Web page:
• Instructor, GSI, and tutor office hours, both open and one-on-one, days and times TBA. One of Prof. Sahai will have one hour of OH immediately after each lecture on Tuesdays and Thursdays.

A few weeks into the term, we will start “catch up” sessions, some small-group tutoring, etc. Details about these additional support programs will be posted on Piazza.

Student participation and informal conversation will be encouraged during all live sessions, so they will not be recorded.

The Required Components of Your Work

All dates, days, and times on this page are local to Berkeley.

All work must be submitted on Gradescope. Please follow all submission instructions. Not doing so will result in no credit and no regrade request allowed for the work. It is your responsibility to make sure your submission is complete.

Weekly Assignments

Each week’s assignments will be released on Monday. There might be some changes in release dates or due dates because of exams and holidays. We’ll let you know.

Late assignments will not be accepted. But if you have university accommodations for extended time on assignments, we will contact you during the first week of classes to make your arrangements.

All assignments are graded for correctness. There is plenty of support available while you work on them, so if you get started early and use the support then you should be able to turn in work that you understand well and know to be correct. That is by far the most efficient way to succeed in the class.

  • Homework typically involves both math and computing, which you will do in Jupyter notebooks and on paper. Homework is due by 11:59 pm on Monday of the following week.
  • Lab typically involves both math and computing, which you will do in Juypter notebooks and on paper. Some labs will be completed in one week and some in two, but there will be lab work due every week. Lab (or Part A if it is a two-week lab) is due by 11:59 on Monday of the following week. If the lab has a Part B, that will be due by 11:59 pm on Monday one week after Part A.


  • Quizzes three times during the term, in the discussion section to which you are assigned. No computers involved. For students on campus, the quizzes will be held and proctored in discussion section. For students taking the class remotely, the quizzes will be proctored online during discussion section. The dates are, tentatively:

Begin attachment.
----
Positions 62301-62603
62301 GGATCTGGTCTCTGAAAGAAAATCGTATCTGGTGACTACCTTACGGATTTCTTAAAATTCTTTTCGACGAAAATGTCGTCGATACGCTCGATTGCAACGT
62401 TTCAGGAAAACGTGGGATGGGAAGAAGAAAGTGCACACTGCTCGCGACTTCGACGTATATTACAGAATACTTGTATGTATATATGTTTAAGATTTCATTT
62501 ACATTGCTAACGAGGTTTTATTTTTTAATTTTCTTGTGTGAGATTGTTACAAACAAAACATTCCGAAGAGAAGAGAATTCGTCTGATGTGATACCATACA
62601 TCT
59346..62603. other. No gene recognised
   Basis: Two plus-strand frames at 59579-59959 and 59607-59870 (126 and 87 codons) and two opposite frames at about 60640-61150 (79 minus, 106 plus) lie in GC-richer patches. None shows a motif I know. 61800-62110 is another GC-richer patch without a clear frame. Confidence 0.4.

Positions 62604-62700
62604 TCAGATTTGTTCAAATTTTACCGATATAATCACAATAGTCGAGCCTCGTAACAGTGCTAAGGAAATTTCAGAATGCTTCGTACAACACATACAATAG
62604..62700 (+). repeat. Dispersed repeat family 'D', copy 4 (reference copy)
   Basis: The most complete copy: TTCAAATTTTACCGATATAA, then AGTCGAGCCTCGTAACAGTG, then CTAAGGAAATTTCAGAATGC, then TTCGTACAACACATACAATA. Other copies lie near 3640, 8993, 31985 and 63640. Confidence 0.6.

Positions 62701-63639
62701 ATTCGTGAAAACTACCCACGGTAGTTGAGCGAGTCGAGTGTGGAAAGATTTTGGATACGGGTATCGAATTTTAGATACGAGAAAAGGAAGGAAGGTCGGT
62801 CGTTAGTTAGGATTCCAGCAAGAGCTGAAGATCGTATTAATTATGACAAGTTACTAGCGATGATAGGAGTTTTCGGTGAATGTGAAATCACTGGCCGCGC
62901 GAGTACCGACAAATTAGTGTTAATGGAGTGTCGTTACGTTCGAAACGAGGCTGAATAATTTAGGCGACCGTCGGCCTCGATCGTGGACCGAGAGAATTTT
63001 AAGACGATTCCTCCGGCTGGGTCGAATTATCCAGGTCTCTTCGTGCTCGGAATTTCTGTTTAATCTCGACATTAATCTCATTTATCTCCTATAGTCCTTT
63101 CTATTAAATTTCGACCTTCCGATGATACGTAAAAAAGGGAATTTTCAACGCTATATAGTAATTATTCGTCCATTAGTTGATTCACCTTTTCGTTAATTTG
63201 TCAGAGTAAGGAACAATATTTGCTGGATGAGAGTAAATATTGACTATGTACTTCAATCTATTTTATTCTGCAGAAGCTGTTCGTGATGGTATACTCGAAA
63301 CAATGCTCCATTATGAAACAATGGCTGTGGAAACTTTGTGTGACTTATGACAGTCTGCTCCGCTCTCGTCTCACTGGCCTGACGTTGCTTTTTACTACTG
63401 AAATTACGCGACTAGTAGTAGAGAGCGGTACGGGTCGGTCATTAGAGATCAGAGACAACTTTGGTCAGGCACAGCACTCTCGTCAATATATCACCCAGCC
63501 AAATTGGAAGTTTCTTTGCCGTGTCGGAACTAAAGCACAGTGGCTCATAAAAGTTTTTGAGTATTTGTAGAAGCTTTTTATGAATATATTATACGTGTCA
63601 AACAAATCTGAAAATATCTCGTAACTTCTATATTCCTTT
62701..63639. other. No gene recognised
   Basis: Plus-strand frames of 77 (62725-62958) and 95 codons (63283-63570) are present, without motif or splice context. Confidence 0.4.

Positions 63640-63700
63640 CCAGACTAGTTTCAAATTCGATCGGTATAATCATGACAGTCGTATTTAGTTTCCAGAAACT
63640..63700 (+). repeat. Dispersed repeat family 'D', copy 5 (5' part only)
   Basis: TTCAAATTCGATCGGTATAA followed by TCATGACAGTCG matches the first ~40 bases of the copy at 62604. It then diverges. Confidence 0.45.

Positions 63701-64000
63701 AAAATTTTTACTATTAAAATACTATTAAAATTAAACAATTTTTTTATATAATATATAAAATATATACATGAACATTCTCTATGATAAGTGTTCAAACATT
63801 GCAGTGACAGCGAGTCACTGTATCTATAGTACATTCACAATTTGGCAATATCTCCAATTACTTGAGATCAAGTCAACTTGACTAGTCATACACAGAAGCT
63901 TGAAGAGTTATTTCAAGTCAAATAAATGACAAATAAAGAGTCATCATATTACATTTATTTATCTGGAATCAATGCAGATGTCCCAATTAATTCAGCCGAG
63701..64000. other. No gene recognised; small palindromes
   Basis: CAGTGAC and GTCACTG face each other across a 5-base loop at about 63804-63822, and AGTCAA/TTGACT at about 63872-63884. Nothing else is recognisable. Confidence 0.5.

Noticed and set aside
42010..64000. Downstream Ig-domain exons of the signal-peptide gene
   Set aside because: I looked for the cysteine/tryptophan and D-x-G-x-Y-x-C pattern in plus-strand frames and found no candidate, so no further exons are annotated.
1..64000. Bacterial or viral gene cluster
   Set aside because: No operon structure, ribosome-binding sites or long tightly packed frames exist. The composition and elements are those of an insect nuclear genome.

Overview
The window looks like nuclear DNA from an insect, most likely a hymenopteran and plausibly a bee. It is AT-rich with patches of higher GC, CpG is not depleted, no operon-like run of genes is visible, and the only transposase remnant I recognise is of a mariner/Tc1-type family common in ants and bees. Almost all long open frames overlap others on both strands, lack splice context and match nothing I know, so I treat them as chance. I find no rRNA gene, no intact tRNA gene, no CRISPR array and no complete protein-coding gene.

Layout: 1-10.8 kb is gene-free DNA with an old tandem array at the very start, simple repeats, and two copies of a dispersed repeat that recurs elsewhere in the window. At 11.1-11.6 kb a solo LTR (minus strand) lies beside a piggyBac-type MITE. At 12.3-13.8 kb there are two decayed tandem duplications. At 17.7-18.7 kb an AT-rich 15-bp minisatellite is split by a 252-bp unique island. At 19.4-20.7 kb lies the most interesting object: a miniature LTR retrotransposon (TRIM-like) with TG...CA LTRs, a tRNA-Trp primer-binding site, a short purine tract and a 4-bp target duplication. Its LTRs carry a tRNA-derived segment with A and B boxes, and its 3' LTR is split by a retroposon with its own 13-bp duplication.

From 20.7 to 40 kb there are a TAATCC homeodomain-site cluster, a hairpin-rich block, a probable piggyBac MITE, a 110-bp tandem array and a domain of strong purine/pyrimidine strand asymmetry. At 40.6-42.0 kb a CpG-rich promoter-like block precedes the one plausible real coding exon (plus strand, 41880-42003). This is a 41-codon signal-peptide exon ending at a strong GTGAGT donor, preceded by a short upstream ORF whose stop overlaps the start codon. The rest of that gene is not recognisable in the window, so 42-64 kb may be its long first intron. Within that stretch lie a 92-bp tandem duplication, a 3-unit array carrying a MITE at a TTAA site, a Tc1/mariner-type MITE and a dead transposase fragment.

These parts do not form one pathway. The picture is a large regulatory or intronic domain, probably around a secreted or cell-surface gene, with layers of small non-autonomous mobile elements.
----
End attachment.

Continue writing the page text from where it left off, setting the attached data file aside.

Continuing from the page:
• Quiz 1: Wednesday, 9/15
    • Quiz 2: Wednesday, 10/27
    • Quiz 3: Wednesday, 11/17
  • Midterm on Thursday, October 7th, 7 pm to 9 pm. For students on campus, the exam will be held and proctored in Wheeler 150. For students taking the class remotely, the exam will be proctored online.
  • Final Exam on Friday, December 17th, 8 am to 11 am, Exam Group 17. The exam will be proctored in a to-be-determined location. For students taking the class remotely, the exam will be proctored online.

Please make sure that you are not enrolled in a class that has a conflicting final exam. If you have extended time accommodations for exams, please make sure that you have enough hours on the morning and afternoon of Friday, 12/17 for the 140 final.

There may be alternate exams for students with extended time accommodations and students in different timezones. Those students should expect their exam to be on the listed day, as close to the listed time as possible depending on schedules, accommodations, and available resources.


In the calculation of your overall score, we will drop:

  • your two lowest homework scores
  • your two lowest lab scores
  • your lowest quiz score

Course grades will be based on your overall score in the class, calculated using the following weights:

  • Homework 20%
  • Labs 15%
  • Quizzes 10%
  • Midterm 20%
  • Final 35%

Berkeleytime has grade distributions from past semesters. Spring 2021 will be included at some point.

Collaboration and Integrity

You are encouraged to discuss practice problems, homework, and labs with your fellow students and with course staff. Arguing with friends about exercises is an excellent and time-honored way to learn. However, you must write up all your own assignments and code by yourself; for labs, this can be in collaboration with your group.

Copying assignments from other sources is not only dishonest, it also doesn’t help anyone. Each exercise requires its own combination of ideas, and each student needs practice in coming up with those combinations, or else they will be at a loss when trying to use probability theory in their future work. From a purely practical perspective, all students must work independently on Data 140 exams – no collaboration allowed. If a test is the first time a student works independently, then the test is not likely to go well.

Data/Prob 140 materials including exams and solutions are the intellectual property of the course developers. From the campus statement on Academic Integrity: “… students may not circulate or post materials (handouts, exams, syllabi,–any class materials) from their classes without the written permission of the instructor.”

We are extremely tough with dishonest students and we hope that we will not be put in that situation in this class. We expect that you will work with integrity and with respect for other members of the class, just as the course staff will work with integrity and with respect for you.